Is Panton-Valentine Leukocidin the Major Virulence Determinant in Community-Associated Methicillin-Resistant Staphylococcus aureus Disease?

Voyich, Jovanka M.; Otto, Michael; Mathema, Barun; Braughton, Kevin R.; Whitney, Adeline R.; Welty, Diane; Long, R. Daniel; Dorward, David W.; Gardner, Donald J.; Lina, Gérard; Kreiswirth, Barry N.; DeLeo, Frank R.
December 2006
Journal of Infectious Diseases;12/15/2006, Vol. 194 Issue 12, p1761
Academic Journal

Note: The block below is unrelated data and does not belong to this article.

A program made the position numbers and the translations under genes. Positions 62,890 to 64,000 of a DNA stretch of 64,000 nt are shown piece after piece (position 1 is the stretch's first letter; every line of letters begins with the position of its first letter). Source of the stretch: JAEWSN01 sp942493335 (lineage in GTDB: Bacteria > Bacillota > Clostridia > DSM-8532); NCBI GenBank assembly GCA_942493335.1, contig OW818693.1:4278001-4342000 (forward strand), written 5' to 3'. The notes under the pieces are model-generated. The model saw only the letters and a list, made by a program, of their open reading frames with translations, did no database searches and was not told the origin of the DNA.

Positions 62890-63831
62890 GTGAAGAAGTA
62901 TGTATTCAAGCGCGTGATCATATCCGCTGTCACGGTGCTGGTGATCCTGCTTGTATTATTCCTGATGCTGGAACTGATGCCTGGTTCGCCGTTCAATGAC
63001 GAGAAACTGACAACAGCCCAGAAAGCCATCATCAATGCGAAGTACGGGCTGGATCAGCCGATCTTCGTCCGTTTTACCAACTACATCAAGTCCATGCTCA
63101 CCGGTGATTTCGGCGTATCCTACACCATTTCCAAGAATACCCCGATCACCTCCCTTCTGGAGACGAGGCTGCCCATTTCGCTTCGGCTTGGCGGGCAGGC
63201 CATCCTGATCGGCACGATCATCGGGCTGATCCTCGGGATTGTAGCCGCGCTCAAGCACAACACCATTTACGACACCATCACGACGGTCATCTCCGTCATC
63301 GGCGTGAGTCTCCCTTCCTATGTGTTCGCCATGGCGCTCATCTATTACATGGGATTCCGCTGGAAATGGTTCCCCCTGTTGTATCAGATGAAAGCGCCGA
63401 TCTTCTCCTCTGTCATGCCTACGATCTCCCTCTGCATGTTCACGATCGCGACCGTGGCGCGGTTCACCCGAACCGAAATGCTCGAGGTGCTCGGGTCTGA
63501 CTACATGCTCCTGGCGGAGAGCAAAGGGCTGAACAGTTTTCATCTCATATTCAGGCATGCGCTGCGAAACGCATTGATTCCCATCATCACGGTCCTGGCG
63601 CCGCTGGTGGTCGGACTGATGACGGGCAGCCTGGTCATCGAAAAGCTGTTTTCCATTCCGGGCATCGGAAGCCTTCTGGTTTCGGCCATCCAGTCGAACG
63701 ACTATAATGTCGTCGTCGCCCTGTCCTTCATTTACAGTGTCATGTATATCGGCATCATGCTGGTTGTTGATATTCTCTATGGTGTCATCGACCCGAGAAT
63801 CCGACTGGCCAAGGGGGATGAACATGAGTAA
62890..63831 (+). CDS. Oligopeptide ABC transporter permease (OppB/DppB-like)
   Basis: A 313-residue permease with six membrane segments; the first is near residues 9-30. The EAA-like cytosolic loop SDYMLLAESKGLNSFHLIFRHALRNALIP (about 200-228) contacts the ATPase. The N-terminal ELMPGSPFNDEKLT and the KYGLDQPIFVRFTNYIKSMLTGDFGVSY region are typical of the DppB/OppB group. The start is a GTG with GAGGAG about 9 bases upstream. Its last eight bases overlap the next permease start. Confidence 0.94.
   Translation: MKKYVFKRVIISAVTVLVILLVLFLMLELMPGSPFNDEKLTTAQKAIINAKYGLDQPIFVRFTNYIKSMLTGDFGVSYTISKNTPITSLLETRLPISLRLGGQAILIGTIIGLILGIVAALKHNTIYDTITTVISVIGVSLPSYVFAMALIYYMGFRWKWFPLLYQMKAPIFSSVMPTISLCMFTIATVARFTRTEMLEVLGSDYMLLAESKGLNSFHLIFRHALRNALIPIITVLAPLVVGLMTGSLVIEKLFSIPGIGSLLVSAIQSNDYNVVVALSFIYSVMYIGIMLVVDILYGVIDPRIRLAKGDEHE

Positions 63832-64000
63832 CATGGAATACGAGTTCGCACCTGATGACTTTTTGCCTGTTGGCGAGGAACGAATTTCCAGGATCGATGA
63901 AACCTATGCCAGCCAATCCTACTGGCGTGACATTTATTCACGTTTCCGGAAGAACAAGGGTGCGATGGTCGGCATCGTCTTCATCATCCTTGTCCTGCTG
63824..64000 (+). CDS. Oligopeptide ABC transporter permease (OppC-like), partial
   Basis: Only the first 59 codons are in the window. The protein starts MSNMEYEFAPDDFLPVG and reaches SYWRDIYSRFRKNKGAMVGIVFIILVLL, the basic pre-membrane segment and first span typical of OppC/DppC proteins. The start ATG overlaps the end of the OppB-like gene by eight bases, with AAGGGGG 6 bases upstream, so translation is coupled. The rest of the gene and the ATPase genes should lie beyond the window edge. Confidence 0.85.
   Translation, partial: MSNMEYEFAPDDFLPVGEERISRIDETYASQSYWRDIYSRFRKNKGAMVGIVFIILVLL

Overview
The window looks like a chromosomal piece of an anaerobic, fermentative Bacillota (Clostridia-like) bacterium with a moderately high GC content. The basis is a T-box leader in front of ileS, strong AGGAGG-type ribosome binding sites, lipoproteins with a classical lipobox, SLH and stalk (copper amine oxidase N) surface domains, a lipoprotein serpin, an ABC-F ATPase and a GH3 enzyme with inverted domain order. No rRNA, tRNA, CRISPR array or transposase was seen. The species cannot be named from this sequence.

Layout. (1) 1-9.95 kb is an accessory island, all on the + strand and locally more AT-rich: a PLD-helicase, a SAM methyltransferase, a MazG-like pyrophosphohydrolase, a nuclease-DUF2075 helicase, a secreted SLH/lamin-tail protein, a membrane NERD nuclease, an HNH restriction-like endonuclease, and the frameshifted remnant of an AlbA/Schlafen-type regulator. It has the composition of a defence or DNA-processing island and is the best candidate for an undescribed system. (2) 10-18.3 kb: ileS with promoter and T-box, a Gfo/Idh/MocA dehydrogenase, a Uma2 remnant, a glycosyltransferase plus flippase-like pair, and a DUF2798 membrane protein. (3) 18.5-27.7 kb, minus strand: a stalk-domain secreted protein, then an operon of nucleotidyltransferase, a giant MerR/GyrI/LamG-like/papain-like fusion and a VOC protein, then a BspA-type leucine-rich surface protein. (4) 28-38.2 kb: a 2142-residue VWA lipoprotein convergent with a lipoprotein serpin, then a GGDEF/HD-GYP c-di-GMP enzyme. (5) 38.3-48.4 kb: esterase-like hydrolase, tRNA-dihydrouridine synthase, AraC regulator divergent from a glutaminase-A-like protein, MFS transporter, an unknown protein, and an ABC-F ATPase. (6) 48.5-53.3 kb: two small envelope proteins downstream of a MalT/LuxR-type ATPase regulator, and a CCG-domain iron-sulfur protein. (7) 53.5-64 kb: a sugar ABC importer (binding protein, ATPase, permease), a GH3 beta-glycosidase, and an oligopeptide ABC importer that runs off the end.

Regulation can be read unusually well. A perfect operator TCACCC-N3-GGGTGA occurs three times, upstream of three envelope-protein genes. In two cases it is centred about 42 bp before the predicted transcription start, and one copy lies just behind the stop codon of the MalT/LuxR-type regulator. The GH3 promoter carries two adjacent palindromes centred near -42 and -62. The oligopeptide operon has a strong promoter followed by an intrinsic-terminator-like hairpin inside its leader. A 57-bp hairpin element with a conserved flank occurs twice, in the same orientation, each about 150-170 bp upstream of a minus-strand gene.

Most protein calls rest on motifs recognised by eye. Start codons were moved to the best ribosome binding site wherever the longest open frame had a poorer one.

Methicillin-resistant Staphylococcus aureus (MRSA) remains a major problem in hospitals, and it is now spreading in the community. A single toxin, Panton-Valentine leukocidin (PVL), has been linked by epidemiological studies to community-associated MRSA (CA-MRSA) disease. However, the role that PVL plays in the pathogenesis of CA-MRSA has not been tested directly. To that end, we used mouse infection models to compare the virulence of PVL-positive with that of PVL-negative CA-MRSA representing the leading diseasecausing strains. Unexpectedly, strains lacking PVL were as virulent in mouse sepsis and abscess models as those containing the leukotoxin. Isogenic PVL-negative (lukS/F-PV knockout) strains of USA300 and USA400 were as lethal as wild-type strains in a sepsis model, and they caused comparable skin disease. Moreover, lysis of human neutrophils and pathogen survival after phagocytosis were similar between wild-type and mutant strains. Although the toxin may be a highly linked epidemiological marker for CA-MRSA strains, we conclude that PVL is not the major virulence determinant of CA-MRSA.


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